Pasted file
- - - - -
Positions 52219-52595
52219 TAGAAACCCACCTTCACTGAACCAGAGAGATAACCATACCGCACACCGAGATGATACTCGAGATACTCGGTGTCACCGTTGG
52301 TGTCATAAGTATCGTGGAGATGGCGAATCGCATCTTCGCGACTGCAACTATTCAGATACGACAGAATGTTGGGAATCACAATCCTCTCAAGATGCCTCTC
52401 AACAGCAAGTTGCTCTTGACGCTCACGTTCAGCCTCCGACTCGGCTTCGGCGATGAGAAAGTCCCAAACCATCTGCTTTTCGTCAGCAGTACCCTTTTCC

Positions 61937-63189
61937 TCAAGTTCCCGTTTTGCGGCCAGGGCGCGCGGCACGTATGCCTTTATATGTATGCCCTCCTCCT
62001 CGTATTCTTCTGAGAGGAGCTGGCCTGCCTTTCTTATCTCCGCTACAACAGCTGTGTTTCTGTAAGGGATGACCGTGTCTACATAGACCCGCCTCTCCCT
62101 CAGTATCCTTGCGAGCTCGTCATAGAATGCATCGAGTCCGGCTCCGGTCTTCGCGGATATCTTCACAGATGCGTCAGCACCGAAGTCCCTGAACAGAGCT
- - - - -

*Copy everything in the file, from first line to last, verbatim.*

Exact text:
Positions 52219-52595
52219 TAGAAACCCACCTTCACTGAACCAGAGAGATAACCATACCGCACACCGAGATGATACTCGAGATACTCGGTGTCACCGTTGG
52301 TGTCATAAGTATCGTGGAGATGGCGAATCGCATCTTCGCGACTGCAACTATTCAGATACGACAGAATGTTGGGAATCACAATCCTCTCAAGATGCCTCTC
52401 AACAGCAAGTTGCTCTTGACGCTCACGTTCAGCCTCCGACTCGGCTTCGGCGATGAGAAAGTCCCAAACCATCTGCTTTTCGTCAGCAGTACCCTTTTCC

Positions 61937-63189
61937 TCAAGTTCCCGTTTTGCGGCCAGGGCGCGCGGCACGTATGCCTTTATATGTATGCCCTCCTCCT
62001 CGTATTCTTCTGAGAGGAGCTGGCCTGCCTTTCTTATCTCCGCTACAACAGCTGTGTTTCTGTAAGGGATGACCGTGTCTACATAGACCCGCCTCTCCCT
62101 CAGTATCCTTGCGAGCTCGTCATAGAATGCATCGAGTCCGGCTCCGGTCTTCGCGGATATCTTCACAGATGCGTCAGCACCGAAGTCCCTGAACAGAGCT